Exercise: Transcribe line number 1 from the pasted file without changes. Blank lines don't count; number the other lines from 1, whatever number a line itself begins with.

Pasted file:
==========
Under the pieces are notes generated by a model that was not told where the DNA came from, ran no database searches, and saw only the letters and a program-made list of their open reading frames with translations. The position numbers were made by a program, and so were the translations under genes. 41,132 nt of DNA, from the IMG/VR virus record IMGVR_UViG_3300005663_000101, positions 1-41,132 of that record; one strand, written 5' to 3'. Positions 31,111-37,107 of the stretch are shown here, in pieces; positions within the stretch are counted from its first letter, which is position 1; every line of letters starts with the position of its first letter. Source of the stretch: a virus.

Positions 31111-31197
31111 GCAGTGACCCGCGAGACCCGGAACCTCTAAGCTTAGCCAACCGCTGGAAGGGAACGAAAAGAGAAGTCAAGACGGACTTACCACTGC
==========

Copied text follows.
Under the pieces are notes generated by a model that was not told where the DNA came from, ran no database searches, and saw only the letters and a program-made list of their open reading frames with translations. The position numbers were made by a program, and so were the translations under genes. 41,132 nt of DNA, from the IMG/VR virus record IMGVR_UViG_3300005663_000101, positions 1-41,132 of that record; one strand, written 5' to 3'. Positions 31,111-37,107 of the stretch are shown here, in pieces; positions within the stretch are counted from its first letter, which is position 1; every line of letters starts with the position of its first letter. Source of the stretch: a virus.